On rights of passage to streams, goodwill often is the guide


Mar 11, 2001
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On rights of passage to streams, goodwill often is the guide.

By Tim Renken, St. Louis Post-Dispatch

"I enjoy wading our wonderful Ozark streams, but I have discovered that I probably have been trespassing. I have done as much research as the Internet will allow and have found very few streams that are fishable and on public land. I think if you were to do a column on wadeable streams here in Missouri, I and a lot of St. Louis anglers would benefit greatly."

Thus writes reader Steve Visintine of St. Louis. What should we tell him?

We won't tell him about wading streams on public property, because there aren't any - or very few.We won't tell him he wasn't trespassing, because he might have been. Then, again, he might not.

The issue is fuzzy because Missouri law in the matter of small streams is fuzzy. Don't blame the Legislature. The Missouri Supreme Court created the case law with a 1954 decision entitled "Elder vs. Delcour." You can read it online at http://www.ssu.missouri.edu/courses/AgEc257/watercourse.

Elder vs. Delcour decided a case between two men who wanted some kind of resolution of landowner and floater rights on Ozark streams. In the scenario George Elder and his wife were float-fishing down the upper Meramec River in Dent County when they encountered a fence across the river.

When they lifted the wire to get through they were stopped by the landowner, J.M. Delcour, who ordered them off. They proceeded through the fence and down the river, carried their canoe around an obstruction, waded, fished and floated, ate lunch on a gravel bar, then proceeded until they left the property.

The landowner sued for damages and trespass. The county court found for him, and the case was appealed until it reached the Supreme Court. Here's the syllabus of the decision:

"The Meramec River in Dent County is not a navigable river, and defendant landowner had title to the river bed. But the river is a public highway for travel and passage by floating or wading, for business or pleasure, including the right to fish. Plaintiff was not a trespasser when using the river for floating and fishing."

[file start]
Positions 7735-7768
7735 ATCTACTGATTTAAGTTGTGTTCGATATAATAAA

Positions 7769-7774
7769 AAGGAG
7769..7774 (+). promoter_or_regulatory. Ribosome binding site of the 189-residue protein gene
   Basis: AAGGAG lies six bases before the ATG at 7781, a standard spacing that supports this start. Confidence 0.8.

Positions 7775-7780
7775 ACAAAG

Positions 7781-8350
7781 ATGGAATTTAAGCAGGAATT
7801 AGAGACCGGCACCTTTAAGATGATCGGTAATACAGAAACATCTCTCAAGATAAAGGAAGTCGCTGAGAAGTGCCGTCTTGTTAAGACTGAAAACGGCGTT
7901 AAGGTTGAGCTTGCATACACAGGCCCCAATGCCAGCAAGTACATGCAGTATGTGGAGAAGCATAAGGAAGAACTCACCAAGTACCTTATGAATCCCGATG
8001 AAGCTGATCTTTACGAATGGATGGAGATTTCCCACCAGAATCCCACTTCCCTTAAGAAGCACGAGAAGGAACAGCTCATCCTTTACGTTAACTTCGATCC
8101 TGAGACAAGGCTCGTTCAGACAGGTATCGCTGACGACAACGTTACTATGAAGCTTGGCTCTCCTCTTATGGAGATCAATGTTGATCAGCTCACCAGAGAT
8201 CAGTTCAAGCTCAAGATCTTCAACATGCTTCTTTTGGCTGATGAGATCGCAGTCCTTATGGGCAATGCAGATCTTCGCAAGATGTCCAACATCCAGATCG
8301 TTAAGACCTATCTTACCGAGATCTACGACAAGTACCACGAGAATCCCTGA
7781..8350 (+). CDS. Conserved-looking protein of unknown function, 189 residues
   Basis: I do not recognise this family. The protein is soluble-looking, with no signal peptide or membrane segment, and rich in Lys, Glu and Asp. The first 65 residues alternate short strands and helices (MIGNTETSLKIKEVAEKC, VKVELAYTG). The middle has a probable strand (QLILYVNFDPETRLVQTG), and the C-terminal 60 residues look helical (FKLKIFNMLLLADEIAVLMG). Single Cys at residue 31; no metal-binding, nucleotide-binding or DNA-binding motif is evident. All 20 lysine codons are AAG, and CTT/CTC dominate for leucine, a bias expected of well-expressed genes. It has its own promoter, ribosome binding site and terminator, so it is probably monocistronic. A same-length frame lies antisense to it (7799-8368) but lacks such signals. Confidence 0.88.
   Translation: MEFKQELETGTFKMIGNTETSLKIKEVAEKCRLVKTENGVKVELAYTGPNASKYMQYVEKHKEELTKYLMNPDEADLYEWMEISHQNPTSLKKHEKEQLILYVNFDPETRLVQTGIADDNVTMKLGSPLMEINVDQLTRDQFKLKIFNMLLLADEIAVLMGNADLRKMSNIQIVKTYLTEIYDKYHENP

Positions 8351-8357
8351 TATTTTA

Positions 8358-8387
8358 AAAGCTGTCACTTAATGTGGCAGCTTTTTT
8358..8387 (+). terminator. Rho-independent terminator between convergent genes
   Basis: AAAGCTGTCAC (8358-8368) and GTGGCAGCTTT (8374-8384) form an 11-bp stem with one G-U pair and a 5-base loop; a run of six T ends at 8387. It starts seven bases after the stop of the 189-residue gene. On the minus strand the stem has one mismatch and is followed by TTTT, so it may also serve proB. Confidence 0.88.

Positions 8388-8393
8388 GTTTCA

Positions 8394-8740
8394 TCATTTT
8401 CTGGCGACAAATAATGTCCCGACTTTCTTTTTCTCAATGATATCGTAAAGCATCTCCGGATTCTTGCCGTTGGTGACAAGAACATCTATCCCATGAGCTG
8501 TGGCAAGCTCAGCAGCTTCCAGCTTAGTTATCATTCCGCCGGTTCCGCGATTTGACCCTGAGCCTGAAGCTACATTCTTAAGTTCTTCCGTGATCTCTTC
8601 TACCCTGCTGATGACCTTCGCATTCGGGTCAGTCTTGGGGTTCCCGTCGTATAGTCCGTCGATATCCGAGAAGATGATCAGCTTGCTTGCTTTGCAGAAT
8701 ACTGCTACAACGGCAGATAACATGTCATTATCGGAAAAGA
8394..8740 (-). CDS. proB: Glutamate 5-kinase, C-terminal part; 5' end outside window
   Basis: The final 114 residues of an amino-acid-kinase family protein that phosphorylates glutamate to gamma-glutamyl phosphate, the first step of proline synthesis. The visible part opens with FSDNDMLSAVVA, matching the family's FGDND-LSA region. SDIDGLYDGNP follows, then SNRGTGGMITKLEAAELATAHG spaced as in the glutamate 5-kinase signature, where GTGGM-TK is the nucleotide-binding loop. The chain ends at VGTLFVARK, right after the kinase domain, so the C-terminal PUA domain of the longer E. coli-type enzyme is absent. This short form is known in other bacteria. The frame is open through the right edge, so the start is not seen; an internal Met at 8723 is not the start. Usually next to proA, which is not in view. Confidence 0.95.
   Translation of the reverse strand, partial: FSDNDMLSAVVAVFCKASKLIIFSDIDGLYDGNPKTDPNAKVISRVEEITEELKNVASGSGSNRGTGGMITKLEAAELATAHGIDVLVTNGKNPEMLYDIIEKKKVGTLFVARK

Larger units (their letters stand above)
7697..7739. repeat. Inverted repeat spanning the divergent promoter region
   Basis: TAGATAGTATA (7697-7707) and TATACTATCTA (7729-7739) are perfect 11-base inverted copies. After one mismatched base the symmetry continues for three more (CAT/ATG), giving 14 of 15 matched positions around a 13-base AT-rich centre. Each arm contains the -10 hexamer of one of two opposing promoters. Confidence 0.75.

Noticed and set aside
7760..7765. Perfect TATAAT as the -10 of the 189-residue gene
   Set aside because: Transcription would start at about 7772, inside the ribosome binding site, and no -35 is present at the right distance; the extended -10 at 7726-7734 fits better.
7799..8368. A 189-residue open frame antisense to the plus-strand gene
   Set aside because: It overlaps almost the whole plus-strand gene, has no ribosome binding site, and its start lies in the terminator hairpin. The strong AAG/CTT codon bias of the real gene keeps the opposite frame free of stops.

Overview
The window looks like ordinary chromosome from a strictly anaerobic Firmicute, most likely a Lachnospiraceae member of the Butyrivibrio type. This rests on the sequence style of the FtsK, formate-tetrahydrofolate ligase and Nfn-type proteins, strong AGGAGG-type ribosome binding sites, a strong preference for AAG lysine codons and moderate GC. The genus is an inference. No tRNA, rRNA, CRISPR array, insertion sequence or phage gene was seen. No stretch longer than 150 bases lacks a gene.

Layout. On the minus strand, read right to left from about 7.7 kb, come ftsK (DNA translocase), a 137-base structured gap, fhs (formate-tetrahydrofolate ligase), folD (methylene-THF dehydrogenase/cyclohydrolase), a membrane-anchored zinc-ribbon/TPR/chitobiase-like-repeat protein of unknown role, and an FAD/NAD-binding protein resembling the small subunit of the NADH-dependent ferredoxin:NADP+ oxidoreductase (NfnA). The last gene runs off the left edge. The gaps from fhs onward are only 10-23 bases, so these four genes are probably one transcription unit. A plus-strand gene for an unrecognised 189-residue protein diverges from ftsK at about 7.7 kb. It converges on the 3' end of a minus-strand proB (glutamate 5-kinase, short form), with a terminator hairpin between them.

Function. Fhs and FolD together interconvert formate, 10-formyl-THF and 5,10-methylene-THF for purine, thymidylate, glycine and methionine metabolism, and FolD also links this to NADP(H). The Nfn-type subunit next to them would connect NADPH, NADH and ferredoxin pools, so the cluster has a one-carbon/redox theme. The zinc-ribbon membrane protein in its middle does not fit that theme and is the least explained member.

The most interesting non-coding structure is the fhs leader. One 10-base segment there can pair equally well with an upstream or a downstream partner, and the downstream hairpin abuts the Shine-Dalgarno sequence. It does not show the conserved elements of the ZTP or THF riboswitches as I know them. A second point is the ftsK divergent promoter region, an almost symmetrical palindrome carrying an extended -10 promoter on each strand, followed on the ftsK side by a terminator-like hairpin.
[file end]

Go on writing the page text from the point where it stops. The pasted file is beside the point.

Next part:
Under this and previous decisions and legislation, Missouri has three kinds of streams, navigable, non-navigable/public and non-navigable/private.

Missouri has just a few navigable/public streams. The Missouri and Mississippi Rivers are navigable. They are publicly owned to the high-water mark. No problem there.

Most of the state's streams fall into the other two categories. The difficulty arises in determining what stream fits where or what stretches of a stream fit where. Some stretches of most streams are floatable some times, not floatable others.

The difference is important because on non-navigable/private streams, presumably tiny creeks with just temporary water, there is presumably no right of passage.

Another source of confusion is what under this law constitutes "passage." The judge included floating, wading, fishing and camping on a gravel bar in the process of passage.

But how about parking a vehicle and walking across private land to the stream? That would seem to be trespassing. Many stretches of many small streams, though, can only be reached by crossing private land.What are Visintine and the many people like him to do?

Legally, this whole thing is tricky. The law is vague, but probably it has been left vague for a reason. Vague law is better than bad law.

If ever this issue were pushed in court or in the Legislature to a complete resolution, one side or the other likely would lose an important right. That risk is probably what has kept Elder vs. Delcour as the last word for 47 years.

The present system functions largely on goodwill. Owners tolerate passage by floaters and anglers who, in turn, behave as guests.

For Visintine and his colleagues, the right of passage on a stream includes no disturbance or damage beyond, perhaps, a few footprints and keel marks and, maybe, a blackened spot of a fire in the gravel.

To park on private land or cross it enroute to the stream, they must obtain permission or, even under Elder vs. Delcour, they are trespassing.

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